From Nov. 21 to March 2024, the War Remnants Museum in Ho Chi Minh City presents "Remembrances of Resistance Days," featuring 177 historical pieces reflecting Vietnam's indefatigability during the U.S. resistance.

These artifacts include the personal belongings of generals, veterans, and prisoners from various fronts, including military troupes of the Southern Liberation Army, female soldiers, medical staff, and war correspondents.

Soldier Nguyen Thi Phuong Thanh's bucket hat, alongside a comb, a guitar, and clothes, encapsulate some of her experiences from 1965 to 1975.

The exhibit highlights other everyday items used by resistance fighters such as vases, oil lamps, watches, and notebooks, giving a glimpse into the lives of commanders, leaders, and generals of freedom fighting organizations in the southern region of Vietnam during the revolutionary period.

The medical items used by Doan Ngoc Suong during her tenure as a physician in the T2 troupe serve as a reminder of the sacrifices she made in her role.

The exhibit also includes a poignant letter from the son of martyr Do Van Nhan, written on March 29, 1967. In it, the son shares his fears about his father's extended absence, updates him on family matters, and expressions of how much he eagerly awaits his father’s return home.

An embroidered scarf from intelligence officer Nguyen Van Thuong, imprisoned by the south's U.S.-backed regime on Phu Quoc Island in the 1970s, serves as a powerful testament to the resilience of the Vietnam People's Army despite the hardships endured. He was tortured and beaten by the enemy in an attempt to extract information.

A ring crafted from a coconut shell by Truong Thanh Danh during his detention at the reactionary former Saigon regime’s Chi Hoa Prison in 1965.

Huynh Van Kich's incense bowl, made from mortar shells gathered after an American raid on Vinh Loc Commune in what is now Ho Chi Minh City in 1967. The artifact holds deep emotional significance as he used it to burn incense in memory of his younger sister, martyr Huynh Thi Chau, who passed away as a casualty of war in 1968.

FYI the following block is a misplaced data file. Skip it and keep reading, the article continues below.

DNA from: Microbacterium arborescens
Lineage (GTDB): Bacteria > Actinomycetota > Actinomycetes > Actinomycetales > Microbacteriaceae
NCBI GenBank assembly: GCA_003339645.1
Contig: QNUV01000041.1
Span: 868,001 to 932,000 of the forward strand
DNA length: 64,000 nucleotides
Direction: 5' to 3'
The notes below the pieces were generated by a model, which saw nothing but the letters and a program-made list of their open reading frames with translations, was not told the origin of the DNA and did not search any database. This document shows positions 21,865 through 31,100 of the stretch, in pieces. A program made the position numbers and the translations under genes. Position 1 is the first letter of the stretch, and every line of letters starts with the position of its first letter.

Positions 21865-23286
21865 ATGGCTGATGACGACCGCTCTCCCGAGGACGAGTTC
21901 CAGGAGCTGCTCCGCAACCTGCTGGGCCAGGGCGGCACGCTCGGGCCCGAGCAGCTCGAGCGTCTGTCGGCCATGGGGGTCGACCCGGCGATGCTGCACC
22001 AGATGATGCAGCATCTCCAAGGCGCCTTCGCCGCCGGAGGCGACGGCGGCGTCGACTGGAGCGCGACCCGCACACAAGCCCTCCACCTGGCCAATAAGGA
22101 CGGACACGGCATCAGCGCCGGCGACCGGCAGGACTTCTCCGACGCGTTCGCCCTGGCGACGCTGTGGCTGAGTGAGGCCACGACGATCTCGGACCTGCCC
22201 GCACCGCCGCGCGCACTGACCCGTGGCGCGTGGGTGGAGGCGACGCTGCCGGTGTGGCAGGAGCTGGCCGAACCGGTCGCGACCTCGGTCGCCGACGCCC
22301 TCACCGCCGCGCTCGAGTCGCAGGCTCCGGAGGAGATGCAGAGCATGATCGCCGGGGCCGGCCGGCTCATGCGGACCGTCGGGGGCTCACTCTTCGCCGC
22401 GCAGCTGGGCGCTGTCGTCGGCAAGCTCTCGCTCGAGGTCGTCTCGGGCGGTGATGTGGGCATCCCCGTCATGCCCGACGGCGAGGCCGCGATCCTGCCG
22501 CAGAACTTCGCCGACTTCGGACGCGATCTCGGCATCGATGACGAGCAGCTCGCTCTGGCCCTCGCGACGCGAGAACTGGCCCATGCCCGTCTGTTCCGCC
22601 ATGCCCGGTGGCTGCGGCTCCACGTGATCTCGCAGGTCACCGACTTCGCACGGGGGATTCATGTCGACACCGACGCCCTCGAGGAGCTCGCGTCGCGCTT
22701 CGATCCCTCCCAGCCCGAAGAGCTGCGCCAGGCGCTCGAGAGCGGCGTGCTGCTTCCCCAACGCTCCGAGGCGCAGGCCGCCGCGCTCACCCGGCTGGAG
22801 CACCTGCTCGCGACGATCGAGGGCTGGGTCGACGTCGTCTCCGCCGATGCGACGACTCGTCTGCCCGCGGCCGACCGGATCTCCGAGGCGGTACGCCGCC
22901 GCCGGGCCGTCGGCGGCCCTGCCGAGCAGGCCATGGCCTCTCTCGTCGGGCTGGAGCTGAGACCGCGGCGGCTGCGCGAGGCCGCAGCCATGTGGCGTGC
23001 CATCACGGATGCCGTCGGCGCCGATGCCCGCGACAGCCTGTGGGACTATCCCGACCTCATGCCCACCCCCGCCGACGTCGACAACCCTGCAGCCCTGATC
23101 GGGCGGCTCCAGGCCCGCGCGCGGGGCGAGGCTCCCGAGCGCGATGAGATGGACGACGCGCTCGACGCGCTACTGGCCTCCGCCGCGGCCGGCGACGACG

A plastic hat from an American soldier, collected and repurposed by locals from 1963 to 1968, stands alongside Le Thi Khuynh's cooking pot, which was used to cook rice for conscripted laborers returning from missions. Unfortunately, the group was attacked by an overpowering U.S. helicopter, resulting in the tragic loss of 32 soldiers.

The oil painting "Following Mother in Exile,” created by revolutionary artist Le Dieu at Con Dao Prison – the torture chamber in the eponymous archipelago made infamous by its “Tiger Cages” used to bind imprisoned revolutionaries in back-breaking positions for long periods of time – and the resistance painting "Forced Labor in Con Dao’s Timber Camp," both painted in 1968, were secretly moved to the mainland to preserve the memories of those imprisoned.

Truong Thi Chien, a female guerrilla who fought back a 1968 attack by American soldiers in Quang Nam Province, suffered serious wounds and injuries, including this piece of metal lodged in her lung. Her enduring pain and health struggles persisted during her imprisonment at Con Dao Prison. In 2005, surgery was conducted to remove the metal from Chien's chest.

The exhibit showcases a bullock cart used by Nguyen Van Dan to transport the bodies of his daughter and six other workers for burial. These civilians lost their lives during a battle on June 15, 1968, in Vinh Loc Commune on the outskirts of Saigon.

Established in 1975, the War Remnants Museum is dedicated to researching, collecting, and preserving evidence of the crimes and consequences of foreign invasions of Vietnam.

With over 20,000 documents, artifacts, and films, the museum was once ranked 61st among the 99 most attractive tourist destinations in the world by the travel storage solution app Stasher.

The War Remnants Museum is located at 28 Vo Van Tan Street, District 3. The museum welcomes visitors every day from 7:30 a.m. to 5:30 p.m. Admission costs VND40,000 ($1.65) per person.

By Quynh Tran / VnExpress International